Base words add “able” to the end,

John Jacob Jingleheimer Schmidt,

As do word parts,

That’s my name, too.

That end in silent e

Whenever we go out-

Or with hard c or g

The people always shout,

But for all others add “i-b-l-e”.

Saying, “John Jacob Jingleheimer Schmidt.”

*****

Differentiated Spelling Instruction Grades 4-8

Differentiated Spelling Instruction

I’m Mark Pennington, author of the full-year Differentiated Spelling Instruction programs for grades 4, 5, 6, 7, and 8. The grade-level programs include weekly tests, based upon conventional spelling rules and developmental spelling patterns, weekly spelling sorts, review games, and audio links to catchy spelling songs. Additionally, the comprehensive diagnostic spelling assessment (audio file included) tests spelling patterns from previous grade levels, and the corresponding worksheets allow you to pinpoint instruction according to individual needs. Each worksheet includes a formative assessment to help you determine whether students have mastered the spelling instruction. The program is simple to implement and doesn’t take up too many valuable instructional minutes. You do have other subjects to teach!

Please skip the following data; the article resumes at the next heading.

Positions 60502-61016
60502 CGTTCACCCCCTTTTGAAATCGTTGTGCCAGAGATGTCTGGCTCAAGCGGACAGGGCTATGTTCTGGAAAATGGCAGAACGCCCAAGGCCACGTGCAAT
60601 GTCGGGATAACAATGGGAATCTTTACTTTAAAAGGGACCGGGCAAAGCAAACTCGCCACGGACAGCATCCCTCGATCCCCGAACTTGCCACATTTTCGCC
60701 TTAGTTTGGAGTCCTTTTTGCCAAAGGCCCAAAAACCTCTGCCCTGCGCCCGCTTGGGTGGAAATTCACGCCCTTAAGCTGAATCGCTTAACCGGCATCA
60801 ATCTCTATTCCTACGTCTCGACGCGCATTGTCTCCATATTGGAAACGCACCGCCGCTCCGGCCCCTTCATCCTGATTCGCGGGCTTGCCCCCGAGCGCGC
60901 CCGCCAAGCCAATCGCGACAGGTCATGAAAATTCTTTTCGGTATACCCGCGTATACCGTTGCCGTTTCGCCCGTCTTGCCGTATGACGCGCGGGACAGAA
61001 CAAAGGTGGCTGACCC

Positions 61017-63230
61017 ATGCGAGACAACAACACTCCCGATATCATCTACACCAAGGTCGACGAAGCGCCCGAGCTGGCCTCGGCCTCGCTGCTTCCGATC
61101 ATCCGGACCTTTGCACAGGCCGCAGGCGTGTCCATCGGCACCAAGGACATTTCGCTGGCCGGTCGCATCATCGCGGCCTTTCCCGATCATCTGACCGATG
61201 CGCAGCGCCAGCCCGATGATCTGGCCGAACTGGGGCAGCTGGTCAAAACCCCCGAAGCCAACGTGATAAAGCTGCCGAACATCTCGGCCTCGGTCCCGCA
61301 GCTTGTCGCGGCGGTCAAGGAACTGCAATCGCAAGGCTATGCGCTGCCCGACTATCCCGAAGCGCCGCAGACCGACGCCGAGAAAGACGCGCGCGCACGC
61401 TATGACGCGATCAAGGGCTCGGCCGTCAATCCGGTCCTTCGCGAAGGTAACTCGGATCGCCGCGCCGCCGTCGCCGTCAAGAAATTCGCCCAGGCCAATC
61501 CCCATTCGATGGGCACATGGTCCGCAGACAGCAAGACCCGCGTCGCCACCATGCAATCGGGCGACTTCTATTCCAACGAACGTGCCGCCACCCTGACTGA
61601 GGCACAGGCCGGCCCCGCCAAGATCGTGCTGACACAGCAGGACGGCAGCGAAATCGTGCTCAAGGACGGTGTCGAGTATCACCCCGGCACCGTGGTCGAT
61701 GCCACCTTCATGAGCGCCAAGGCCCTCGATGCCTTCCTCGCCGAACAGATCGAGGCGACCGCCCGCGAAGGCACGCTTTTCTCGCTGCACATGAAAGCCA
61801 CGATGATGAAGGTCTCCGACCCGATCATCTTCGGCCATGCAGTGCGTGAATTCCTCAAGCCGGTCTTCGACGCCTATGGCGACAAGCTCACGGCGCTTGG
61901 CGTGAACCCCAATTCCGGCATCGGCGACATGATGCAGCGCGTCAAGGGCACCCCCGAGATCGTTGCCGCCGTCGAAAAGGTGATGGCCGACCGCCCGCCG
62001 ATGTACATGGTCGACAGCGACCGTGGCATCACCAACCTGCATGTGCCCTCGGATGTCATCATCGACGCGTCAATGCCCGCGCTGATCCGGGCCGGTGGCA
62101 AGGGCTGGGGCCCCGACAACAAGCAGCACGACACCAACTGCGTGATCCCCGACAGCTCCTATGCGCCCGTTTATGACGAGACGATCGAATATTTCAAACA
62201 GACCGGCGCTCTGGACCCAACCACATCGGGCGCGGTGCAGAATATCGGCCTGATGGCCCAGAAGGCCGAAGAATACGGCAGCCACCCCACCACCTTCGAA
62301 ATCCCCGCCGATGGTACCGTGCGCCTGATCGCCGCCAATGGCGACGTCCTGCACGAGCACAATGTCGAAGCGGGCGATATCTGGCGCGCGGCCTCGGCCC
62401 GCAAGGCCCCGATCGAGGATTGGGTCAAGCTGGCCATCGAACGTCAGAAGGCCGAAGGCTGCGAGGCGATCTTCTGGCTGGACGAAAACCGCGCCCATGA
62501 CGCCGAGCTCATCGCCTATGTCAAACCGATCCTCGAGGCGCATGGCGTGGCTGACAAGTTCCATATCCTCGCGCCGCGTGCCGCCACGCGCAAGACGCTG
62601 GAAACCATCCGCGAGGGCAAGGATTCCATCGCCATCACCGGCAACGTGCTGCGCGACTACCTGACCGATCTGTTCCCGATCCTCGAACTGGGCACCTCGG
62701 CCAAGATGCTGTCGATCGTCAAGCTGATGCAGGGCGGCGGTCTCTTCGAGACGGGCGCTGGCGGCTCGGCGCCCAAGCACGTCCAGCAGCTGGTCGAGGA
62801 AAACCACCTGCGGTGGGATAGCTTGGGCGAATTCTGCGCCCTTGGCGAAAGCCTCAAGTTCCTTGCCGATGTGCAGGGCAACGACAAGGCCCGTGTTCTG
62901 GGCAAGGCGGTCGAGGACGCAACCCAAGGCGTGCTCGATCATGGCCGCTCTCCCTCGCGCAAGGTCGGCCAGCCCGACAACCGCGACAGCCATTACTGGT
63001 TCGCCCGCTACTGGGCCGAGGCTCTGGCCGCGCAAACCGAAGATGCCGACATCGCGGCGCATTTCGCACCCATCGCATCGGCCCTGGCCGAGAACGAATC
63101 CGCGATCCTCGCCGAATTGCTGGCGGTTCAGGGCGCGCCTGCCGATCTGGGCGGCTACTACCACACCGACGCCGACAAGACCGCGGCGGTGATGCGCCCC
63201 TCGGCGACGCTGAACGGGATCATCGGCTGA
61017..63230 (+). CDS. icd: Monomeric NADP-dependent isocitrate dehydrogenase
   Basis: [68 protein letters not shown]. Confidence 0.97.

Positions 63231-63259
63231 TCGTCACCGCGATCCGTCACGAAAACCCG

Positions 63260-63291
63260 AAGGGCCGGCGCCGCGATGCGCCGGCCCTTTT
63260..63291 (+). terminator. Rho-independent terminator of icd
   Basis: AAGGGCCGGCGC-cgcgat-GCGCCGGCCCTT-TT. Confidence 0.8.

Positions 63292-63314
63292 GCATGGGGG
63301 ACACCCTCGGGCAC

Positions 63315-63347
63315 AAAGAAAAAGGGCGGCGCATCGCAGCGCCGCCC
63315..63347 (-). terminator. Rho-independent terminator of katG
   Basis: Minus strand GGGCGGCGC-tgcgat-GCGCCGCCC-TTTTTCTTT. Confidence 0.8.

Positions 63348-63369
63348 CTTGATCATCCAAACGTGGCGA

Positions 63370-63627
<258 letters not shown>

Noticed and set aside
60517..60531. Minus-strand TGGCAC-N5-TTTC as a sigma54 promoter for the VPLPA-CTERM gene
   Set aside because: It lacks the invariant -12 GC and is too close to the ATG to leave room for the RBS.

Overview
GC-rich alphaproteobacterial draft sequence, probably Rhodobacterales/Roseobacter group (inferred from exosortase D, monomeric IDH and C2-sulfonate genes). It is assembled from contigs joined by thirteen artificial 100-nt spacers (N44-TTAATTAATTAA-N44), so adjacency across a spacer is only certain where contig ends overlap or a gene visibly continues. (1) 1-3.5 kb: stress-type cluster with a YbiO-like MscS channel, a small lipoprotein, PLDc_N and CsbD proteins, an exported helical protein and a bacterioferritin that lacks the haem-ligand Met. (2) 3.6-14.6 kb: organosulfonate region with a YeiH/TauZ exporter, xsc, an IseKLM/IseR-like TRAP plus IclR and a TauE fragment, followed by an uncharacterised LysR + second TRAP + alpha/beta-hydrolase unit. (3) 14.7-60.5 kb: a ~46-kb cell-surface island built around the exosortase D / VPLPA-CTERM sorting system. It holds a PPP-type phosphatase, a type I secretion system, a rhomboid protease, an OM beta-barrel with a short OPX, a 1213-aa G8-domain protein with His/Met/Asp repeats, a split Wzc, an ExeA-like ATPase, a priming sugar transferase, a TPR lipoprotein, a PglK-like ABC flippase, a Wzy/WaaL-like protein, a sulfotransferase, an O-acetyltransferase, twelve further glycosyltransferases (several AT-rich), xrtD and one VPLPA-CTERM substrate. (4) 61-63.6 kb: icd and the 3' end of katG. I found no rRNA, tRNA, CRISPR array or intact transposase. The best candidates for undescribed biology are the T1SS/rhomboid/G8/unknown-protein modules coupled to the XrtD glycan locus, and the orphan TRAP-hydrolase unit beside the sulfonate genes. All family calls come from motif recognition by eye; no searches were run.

Grammar, Mechanics, Spelling, and Vocabulary (Teaching the Language Strand)

Grammar, Mechanics, Spelling, and Vocabulary (Teaching the Language Strand) Grades 4, 5, 6, 7, 8 Programs